One of the most enjoyable aspects of walking the Camino is that it allows you vast amounts of time to think about stuff. One of the least enjoyable aspects of it is that it allows plenty of time for all the things that you don't want to think about to rise to the surface.
A typical day for me would be to get up around 6, shower, dress and then spend 20 minutes bandaging my poor, bleeding feet. I'd leave around 7 and then walk like a demon for between 20K and 30K with the occasional stop for a cafe con leche or a Kas. I'd arrive at my next stop around one or two, check-in, shower, wash my socks and then I would have nothing to do other than re-read articles in the one copy of the London Review of Books that I had brought with me. It's not quite true to say that I had nothing to do - my other options would be to go for a walk (yeah - right) or go to sleep. Almost every day I chose the latter. After a long nap, I would wake up, get dressed, go out and find something to eat, come back and go to bed.
Sometimes it would be hard to drop off due to the bright sunshine streaming in the window. One night I was woken from a deep sleep by the noise of other guests arriving at the hotel. Quite a lot of people walk in groups which requires them to have loud conversations among themselves in hotel corridors before they can go to their separate rooms. This particular group were French and very animated. They woke me up and I was really cross at how selfish and insensitive they were being. I checked my watch. It was 9.15. As the sun was still shining it took me a moment or two to work out whether it was still the same evening or the next morning.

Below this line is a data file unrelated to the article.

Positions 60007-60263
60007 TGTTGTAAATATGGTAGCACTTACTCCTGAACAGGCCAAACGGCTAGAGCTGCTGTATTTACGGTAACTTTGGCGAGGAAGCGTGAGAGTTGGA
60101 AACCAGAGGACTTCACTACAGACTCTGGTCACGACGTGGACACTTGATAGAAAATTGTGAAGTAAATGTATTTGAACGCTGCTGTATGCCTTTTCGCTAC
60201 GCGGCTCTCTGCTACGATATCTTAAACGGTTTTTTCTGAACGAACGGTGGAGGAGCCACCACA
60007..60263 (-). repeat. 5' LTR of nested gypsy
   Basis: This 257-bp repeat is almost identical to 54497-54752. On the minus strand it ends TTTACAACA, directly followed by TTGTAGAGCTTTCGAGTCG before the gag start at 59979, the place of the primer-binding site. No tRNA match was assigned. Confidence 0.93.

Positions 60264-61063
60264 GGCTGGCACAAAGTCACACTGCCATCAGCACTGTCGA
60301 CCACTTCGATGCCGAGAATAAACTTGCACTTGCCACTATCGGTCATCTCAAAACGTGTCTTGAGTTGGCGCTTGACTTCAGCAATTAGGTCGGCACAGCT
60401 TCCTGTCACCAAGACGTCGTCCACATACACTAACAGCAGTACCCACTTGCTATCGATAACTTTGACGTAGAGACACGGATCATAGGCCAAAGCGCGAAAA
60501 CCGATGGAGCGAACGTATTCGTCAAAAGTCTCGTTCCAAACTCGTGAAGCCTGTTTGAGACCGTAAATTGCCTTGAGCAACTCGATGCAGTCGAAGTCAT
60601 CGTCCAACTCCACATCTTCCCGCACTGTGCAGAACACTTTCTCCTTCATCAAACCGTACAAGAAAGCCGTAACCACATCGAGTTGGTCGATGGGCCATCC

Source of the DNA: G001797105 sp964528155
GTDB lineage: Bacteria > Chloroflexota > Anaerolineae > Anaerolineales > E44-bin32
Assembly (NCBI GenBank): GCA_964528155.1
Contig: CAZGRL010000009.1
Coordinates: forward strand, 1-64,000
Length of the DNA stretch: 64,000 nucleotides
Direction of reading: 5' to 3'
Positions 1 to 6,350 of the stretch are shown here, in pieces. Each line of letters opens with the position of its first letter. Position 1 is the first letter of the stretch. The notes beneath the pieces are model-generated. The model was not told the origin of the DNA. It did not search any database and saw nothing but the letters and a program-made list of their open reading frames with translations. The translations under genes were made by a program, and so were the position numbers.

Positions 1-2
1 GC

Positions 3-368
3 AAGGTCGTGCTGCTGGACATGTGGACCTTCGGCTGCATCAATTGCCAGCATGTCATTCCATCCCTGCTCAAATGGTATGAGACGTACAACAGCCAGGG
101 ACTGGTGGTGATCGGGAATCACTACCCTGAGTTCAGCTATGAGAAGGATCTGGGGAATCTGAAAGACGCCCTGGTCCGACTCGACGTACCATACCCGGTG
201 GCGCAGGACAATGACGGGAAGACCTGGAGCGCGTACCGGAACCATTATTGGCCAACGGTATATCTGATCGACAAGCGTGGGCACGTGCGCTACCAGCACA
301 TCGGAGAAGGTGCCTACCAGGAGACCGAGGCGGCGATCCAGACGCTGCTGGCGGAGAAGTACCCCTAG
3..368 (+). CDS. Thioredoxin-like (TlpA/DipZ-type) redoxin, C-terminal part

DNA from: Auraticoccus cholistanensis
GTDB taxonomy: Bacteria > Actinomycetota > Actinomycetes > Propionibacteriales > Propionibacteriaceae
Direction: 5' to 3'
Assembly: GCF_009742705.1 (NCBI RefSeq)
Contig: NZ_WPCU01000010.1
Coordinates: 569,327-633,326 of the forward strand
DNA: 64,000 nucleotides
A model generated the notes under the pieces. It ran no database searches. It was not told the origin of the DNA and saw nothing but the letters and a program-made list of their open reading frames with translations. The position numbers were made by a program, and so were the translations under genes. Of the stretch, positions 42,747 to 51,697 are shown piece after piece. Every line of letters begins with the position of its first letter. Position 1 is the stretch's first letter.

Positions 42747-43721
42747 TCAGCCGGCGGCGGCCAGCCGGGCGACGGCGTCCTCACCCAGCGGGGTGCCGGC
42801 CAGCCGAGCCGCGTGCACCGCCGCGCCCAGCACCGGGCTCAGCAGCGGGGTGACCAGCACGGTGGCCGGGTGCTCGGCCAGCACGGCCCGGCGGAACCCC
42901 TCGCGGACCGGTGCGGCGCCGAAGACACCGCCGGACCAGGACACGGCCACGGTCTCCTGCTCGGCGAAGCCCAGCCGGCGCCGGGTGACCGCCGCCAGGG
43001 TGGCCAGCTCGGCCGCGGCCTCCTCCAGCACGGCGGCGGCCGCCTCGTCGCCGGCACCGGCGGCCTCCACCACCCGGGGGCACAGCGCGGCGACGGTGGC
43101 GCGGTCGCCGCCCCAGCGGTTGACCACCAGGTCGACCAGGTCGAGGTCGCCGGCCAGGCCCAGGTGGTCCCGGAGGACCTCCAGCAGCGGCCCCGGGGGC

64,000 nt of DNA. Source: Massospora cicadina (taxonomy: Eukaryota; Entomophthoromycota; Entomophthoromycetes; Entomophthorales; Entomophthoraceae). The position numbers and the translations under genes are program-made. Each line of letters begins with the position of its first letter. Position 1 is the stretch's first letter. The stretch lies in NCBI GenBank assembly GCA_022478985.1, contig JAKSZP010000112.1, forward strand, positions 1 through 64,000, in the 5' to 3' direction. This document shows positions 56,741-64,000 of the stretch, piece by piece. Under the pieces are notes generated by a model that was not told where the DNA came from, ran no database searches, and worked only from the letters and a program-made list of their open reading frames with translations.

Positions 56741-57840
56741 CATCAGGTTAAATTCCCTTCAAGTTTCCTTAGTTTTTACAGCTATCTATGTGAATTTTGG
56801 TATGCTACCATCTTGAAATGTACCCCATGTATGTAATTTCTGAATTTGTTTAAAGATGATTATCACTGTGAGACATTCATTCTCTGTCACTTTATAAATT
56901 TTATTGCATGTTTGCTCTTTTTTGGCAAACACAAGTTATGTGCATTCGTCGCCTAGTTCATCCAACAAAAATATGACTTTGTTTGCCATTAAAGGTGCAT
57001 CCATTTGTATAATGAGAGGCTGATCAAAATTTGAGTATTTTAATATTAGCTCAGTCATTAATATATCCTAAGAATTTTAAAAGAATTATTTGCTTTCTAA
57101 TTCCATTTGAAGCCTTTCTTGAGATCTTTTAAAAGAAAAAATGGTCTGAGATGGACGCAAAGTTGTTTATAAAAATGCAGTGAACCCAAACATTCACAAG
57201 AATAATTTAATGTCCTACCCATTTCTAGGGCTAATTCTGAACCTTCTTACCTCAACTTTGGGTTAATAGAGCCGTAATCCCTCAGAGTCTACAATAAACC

It may have been because of the all the time I spent on my own and the extra 4 hours sleep I was having every night (and day) but I had the most vivid dreams. Many of them were about my mother and father. One morning I woke up and it took me a few seconds to realise that I had been dreaming and I felt the most acute sense of loss. In my dream I had suddenly realised that while my mother was dead my father was still alive and I could still go home to stay with him. During one of my afternoon naps I dreamt that I was talking to my mother and she was holding herself and laughing and laughing.
I used to wonder when I was young how old people coped with all of their friends and family dying around them. I assumed that they must get used to it. In fact I now think it is the opposite and each loss compounds all the earlier losses.
I miss terribly not having any "home" to go to.
It was the anniversary of my father's death when I was away and I lit a candle for him in a tiny, village church in Galicia. When I arrived in Santiago I went straight to the cathedral where the pilgrims'mass had already started. I thought about how proud he would have been of me that I had completed my 500 mile walk.
Today I am thinking of him as well and all the other people who have loss their fathers.